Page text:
Asia Markets

Asian markets mixed, dollar weakness drags on

Asian markets open mixed

Asian markets traded sideways on Friday, following a flat to lower close on Wall Street, in a light regional data day.

Japanese benchmark finished down 0.35 percent or 68.6 points at 19,521.59.

Australia's ASX 200 closed up 0.24 percent or 13.8 points at 5,799.6.

In South Korea, the Kospi added 0.67 percent or 14.5 points at 2,164.58 as the won weakened against the dollar.

U.S. Secretary of State Rex Tillerson heads to Seoul today, as part of his visit to Asia. Tillerson said on Thursday in Japan that part of his visit was to find a "new approach" to deal with threats from North Korea.

China's fell 0.97 percent or 31.6 points to close at 3,237.31 and the Shenzhen composite slipped 0.81 percent or 16.6 points at 2,029.73. Hong Kong's was flat by 3:05 pm HK/SIN.

Cathay Pacific, Hong Kong's flag carrier, was up 1.26 percent after the company confirmed a Reuters report that it would target deep management cost cuts at its headquarters by 30 percent. The airline reported its first full-year net loss last year since 2008.

China pledged a firm response if Japan were to interfere in the South China Sea, after Reuters reported on a Japanese plan to send its largest warship, the Izumo helicopter carrier, to the disputed waters.

The carrier is expected to make stops in Singapore, Indonesia, the Philippines and Sri Lanka before joining the Malabar joint naval exercise with Indian and U.S. naval vessels in the Indian Ocean in July, Reuters reported. This would be Japan's biggest show of naval force in the region since World War Two. fg

Over in Southeast Asia, Singapore's posted its strongest non-oil domestic exports (NODX) in February, up 21.5 percent on-year. The February export figures beat a Reuters poll of an expected 12.8 percent gain from the previous year.

Major U.S. indexes closed mostly lower, weighed by losses in the healthcare sector after U.S. President Donald Trump released his budget blueprint that proposed cutting spending for the National Institutes of Health by $5.8 billion.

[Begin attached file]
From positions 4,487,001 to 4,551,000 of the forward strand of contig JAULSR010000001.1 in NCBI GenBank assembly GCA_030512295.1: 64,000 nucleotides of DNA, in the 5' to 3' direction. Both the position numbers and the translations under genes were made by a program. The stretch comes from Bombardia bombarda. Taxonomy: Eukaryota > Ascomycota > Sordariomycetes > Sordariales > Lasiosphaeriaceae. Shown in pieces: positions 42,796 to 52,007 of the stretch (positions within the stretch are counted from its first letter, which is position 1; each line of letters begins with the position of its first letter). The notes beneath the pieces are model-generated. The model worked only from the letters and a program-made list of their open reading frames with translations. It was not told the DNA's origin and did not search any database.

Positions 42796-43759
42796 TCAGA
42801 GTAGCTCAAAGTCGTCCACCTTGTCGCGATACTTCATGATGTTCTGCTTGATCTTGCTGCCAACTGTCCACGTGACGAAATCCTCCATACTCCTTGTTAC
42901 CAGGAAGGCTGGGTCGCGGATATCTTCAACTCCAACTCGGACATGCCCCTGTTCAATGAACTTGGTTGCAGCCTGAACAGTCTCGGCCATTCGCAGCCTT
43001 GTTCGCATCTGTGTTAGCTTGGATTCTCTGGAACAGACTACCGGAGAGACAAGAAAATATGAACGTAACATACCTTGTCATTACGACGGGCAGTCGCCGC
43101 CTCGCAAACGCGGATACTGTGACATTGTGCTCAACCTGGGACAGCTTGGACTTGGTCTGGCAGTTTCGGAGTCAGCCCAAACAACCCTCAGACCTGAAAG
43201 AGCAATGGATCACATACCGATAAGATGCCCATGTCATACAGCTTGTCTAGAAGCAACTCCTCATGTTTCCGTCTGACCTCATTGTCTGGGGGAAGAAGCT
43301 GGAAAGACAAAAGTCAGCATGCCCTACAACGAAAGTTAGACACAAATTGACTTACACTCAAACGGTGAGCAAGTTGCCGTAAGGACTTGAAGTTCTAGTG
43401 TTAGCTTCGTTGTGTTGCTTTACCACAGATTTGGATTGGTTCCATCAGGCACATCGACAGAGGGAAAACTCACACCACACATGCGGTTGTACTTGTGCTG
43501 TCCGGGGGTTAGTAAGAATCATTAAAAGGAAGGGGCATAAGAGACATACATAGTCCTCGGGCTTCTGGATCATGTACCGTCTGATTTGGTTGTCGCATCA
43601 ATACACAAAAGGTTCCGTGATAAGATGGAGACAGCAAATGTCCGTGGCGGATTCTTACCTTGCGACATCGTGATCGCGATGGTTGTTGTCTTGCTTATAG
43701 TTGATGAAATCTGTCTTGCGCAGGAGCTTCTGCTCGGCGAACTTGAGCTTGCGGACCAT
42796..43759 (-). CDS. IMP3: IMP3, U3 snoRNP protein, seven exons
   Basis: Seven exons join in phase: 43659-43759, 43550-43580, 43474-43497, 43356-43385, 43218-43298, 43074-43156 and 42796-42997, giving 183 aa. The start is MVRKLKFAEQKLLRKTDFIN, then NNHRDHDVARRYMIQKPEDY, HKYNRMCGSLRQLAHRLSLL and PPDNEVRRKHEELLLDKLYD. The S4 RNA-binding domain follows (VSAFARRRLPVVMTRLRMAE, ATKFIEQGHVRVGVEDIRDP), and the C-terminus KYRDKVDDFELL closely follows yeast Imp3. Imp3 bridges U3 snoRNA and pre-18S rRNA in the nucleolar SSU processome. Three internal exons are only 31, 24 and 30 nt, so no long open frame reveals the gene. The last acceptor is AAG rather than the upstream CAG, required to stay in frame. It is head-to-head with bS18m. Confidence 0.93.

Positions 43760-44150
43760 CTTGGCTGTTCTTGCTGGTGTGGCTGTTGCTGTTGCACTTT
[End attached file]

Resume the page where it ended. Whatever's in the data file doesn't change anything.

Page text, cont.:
The closed down 0.07 percent at 20,934.55, the S&P 500 closed lower by 0.16 percent to 2,381.38 and the composite closed nearly flat at 5,900.76.

Chinese group, the Global CEO Fortune Club, launched its first overseas fund on Thursday with an aim to invest in Australian infrastructure projects. The group expects to find opportunities for public-private partnership from its base in Melbourne.

On Wednesday, the Federal Reserve had raised interest rates and the People's Bank of China followed and lifted its short-term interest rates on Thursday. One of Australia's "Big Four" banks, National Australia Bank, said it would raise rates on variable home loans for owner occupiers and investment properties.

"The story in global markets over the past 24 hours has centered on a broad-based tightening of monetary policy conditions (and the perception of future tightening), while the cost to borrow from certain financial institutions has also increased," said Chris Weston, chief market strategist at spread-better IG, in a Friday note.

In China, Saudi Arabia's King Salman oversaw the signing of deals worth as much as $65 million on the first day of a visit to Beijing. Some of the deals included a memorandum of understanding (MoU) between Saudi Aramco and China North Industrial Group to look into building more plants in China.

AUD to come under pressure: Expert

The dollar remained under pressure against a basket of currencies, at 100.17 compared to levels above 101 seen earlier this week. The yen traded at 113.31 against the greenback early Asian morning and the Australian dollar fetched $0.7685.

During Asian hours on Friday, Brent crude slipped 0.14 percent to $51.67 a barrel, and U.S. light crude was flat at $48.75.

In the energy markets, oil prices slipped on Thursday during U.S. hours despite support from the weaker dollar as U.S. crude stockpiles near record high levels.

Investors also noted comments by Saudi Energy Minister Khalid al-Falih that a coordinated pact by the Organization of the Petroleum exporting Countries (OPEC) and key producers outside the cartel to trim supplies to the market is on track .

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